Having grown up in a very loud and direct Russian family, there’s something about this straightforward type of behavior that I’m very drawn to. Because, to me, politeness seems to be more a defense mechanism than anything else. My fiancé (an Israeli, coincidentally enough) and I are always lamenting that Americans, unless you’ve known them for years, are not very forthcoming; it is often hard for us to talk to them about things heavier than TV shows we have in common, work, or the latest regional gossip. Sometimes it feels like Americans are so afraid of being disagreed with or disliked that topics of conversation have no choice but to stay trivial. And it’s not even the topics of conversation, really, but more the level of conversation. It’s like filling up on appetizers and never getting to the main course–a lot of speaking gets done, but by the time you get to something real (if you ever do), everyone is picking up the checks.
In April, the Atlantic Monthly published an article that was so ill-advised I hesitate to post a link to the article for fear of increasing its page count and further sensationalizing the author’s bogus argument. The article was about creative writing programs. An impassioned, somewhat jilted, author, Jon Reiner, makes a case for why instead of going to MFA schools, wanna-be published authors should go out and live—similar to arguments for why writers need to have “real-life jobs” before writing. Considering the sheer number of Creative Writing MFA programs in the U.S, there is a high likelihood that young, well-educated, straight-out-of-college aspiring writers are going to slip their way into those cherished programs, but of the many faults, Jon Reiner made, the gravest perhaps is how he grossly misjudges the lives of those “young” students. His stance that younger students have not lived comes from a ridiculously, narrow and American perspective; for he assumes MFA students grew up in American suburbs and were pampered by their middle to upper class families. But, believe me, I don’t want to write a post about his article article, especially so belatedly. In fact, I’ve only mentioned it to say how it got me thinking about my lack of long-term job experience and how as a young girl growing up in a developing country jobs, first jobs especially, didn’t always seem like a job in the quintessential sense.
Louis Malle and Andre Gregory’s brilliant adaptation of Chekhov’s Uncle Vanya, Vanya on 42nd Street, begins on the street. A group of actors converge early in the morning, sip coffee from styrofoam cups, and make their way to rehearsal in a dim theater. Once inside, a groggy Wallace Shawn reclines on a bench and closes his eyes for a nap. Around him, Shawn’s fellow actors chatter nonchalantly, their backstage voices easing into Chekhov’s words.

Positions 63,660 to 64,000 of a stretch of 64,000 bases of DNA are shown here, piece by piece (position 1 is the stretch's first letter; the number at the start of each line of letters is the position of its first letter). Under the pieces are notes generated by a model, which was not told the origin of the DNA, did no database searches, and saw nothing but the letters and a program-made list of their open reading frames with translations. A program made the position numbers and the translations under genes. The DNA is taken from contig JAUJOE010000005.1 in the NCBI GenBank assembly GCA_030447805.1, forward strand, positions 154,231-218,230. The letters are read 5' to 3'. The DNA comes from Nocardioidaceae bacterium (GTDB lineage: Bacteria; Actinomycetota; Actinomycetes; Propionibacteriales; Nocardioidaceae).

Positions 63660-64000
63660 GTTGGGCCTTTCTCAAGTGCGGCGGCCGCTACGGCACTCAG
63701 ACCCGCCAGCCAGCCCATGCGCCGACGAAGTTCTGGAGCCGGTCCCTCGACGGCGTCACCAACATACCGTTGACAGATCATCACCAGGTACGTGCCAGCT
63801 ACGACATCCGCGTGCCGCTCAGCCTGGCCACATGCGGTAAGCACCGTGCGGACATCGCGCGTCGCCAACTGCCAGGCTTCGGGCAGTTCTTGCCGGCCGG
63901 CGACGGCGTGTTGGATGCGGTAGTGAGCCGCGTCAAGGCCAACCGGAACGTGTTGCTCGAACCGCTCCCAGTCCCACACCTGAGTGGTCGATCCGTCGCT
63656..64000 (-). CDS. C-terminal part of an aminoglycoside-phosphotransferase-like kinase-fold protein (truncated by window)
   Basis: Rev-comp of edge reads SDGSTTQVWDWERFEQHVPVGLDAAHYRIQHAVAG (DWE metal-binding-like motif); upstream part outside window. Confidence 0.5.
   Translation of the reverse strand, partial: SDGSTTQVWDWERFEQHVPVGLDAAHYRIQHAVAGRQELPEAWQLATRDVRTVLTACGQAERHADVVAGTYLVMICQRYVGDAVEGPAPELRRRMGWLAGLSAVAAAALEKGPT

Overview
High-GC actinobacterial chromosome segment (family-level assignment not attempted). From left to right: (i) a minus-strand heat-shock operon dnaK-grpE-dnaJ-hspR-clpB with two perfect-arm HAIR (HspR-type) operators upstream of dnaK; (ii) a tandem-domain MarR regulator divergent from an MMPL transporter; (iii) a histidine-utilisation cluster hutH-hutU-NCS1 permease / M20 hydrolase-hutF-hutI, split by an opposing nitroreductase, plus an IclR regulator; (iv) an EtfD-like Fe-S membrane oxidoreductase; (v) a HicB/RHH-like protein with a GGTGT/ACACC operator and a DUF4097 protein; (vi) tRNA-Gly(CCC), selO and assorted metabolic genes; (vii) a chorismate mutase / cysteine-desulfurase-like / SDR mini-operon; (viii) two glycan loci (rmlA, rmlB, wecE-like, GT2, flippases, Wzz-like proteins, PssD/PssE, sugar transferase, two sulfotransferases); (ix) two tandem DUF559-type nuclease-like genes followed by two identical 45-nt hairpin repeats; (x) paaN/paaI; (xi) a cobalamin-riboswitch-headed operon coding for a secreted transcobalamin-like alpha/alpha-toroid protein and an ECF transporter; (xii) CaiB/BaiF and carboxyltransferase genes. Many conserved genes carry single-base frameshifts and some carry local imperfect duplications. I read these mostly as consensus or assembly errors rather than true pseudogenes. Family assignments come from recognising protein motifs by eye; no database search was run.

Crafting good endings, like good openings, is among the most difficult feats to attain in a short story. So much pressure lies in its mastery – where a solid or tepid opening could mean the difference between having a work read or not read beyond the first page, a satisfying or lackluster ending often decides whether the piece gets published or not. The final paragraph of a story is usually what readers take away from the entire experience, as it is the last thing they get to process, and thus, the last thing they’re likely to remember.
Apart from the exhortations that a story needs to tie up all loose ends and bring closure to the readers, discussing what constitutes a good ending frequently devolves into the famous pronouncement in the concurring opinion of Jacobellis v. Ohio: “I know it when I see it.” As is the case with establishing aesthetic rules in writing, generalizations usually don’t work. In fact, what may sound like an effective closing to one reader might just be totally underwhelming to another. With those caveats in mind, the next best thing is to present case studies of endings that I think work (at least for me) within the context of those particular stories.
It’s that time of year again: SUMMER. For students, or recently graduates like myself, summer brings with it a freedom that seems limitless. Faced with so much time to do what I like, I always make a list of what I’d love to read. For those employed year-round, summer doesn’t necessarily evoke anymore those long stretches of free, unscheduled time, but I put forth this reading list in the hopes that whether you’re lounging on a beach, stuck in an office from 9-5 or doing some combination of both, you’ll give yourself time to read a w0rk that is truly lovely and inspiring. Nathan Go already started off his summer reading list with suggested works by Filipino and Filipino-American authors. Similar to my summer reading list last year, I’m going to keep my list eclectic and globally diverse. There are some some books I’ve read, some books I look forward to reading and some that have been adapted into films–for those, like myself, who love reading books and watching films and noticing, sometimes irritatingly, the differences between two versions of the same story.